In the realm of product design and manufacture, a product is conceptualized, developed, and ultimately transformed into a final, tangible product for user consumption. But what if a company wants to re-conceptualize and re-develop its product into a newer, better final product—"Product 2.0"? While improvement should be celebrated, in the legal realm companies are often severely scrutinized for improvement efforts, particularly when Product 2.0 is created because Product 1.0 may have caused an injury. In most states, although evidentiary rules protect improvement efforts from disclosure, the confidentiality that companies expect to attach to improvement efforts for discovery often does not. But shouldn't companies be afforded that protection? Enter the self-critical analysis privilege.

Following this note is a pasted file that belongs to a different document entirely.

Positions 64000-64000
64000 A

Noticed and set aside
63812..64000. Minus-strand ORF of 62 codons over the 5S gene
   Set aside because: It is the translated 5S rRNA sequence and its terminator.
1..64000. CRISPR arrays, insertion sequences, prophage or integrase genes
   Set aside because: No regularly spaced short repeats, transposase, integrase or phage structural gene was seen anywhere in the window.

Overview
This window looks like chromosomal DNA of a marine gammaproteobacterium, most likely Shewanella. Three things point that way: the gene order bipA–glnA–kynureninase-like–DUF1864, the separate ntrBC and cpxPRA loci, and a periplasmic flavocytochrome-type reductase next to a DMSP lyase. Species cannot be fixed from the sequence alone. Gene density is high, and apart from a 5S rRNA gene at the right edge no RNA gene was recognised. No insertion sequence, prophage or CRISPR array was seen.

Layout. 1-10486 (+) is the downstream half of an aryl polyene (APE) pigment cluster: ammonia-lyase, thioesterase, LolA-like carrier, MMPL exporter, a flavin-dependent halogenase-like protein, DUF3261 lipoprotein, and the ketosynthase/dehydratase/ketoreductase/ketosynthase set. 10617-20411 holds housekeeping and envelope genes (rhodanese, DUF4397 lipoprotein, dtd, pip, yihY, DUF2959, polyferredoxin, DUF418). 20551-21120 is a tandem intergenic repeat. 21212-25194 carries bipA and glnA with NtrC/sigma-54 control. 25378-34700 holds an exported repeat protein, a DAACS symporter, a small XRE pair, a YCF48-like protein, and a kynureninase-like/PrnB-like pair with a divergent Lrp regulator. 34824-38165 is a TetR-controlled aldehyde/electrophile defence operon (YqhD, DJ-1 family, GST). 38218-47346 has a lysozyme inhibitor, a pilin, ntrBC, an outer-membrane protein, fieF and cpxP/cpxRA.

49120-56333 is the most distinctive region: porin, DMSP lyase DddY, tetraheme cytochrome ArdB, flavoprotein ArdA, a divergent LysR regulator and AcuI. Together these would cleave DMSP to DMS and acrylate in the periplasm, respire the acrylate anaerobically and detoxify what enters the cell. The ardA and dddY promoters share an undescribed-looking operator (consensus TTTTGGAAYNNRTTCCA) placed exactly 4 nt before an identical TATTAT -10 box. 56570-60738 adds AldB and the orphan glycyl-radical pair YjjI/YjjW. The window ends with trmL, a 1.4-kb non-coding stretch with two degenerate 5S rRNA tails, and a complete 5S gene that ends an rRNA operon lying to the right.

The self-critical analysis privilege (SCAP) "is a qualified privilege designed to protect an entity's internal reviews and investigations from disclosure based on the policy of encouraging companies to assess their compliance with regulations and laws and make any necessary changes without fear of reprisal in any future litigation." Elisabeth M. McOmber, "Self-Critical Analysis Privilege: Does It Protect Manufacturers Seeking to Review and Improve Internal Practices and Procedures?," Products Liability, Vol. 25, No. 2 (Summer 2014). From a public policy perspective, the SCAP makes sense because it promotes company proactivity in curing problems with products that companies would otherwise be hesitant to discover before an injury occurs. Ludwig v. Pilkington N. Am., Inc., No. 03 C 1086, 2004 WL 1898238, at *1 (N.D. Ill. Aug. 13, 2004).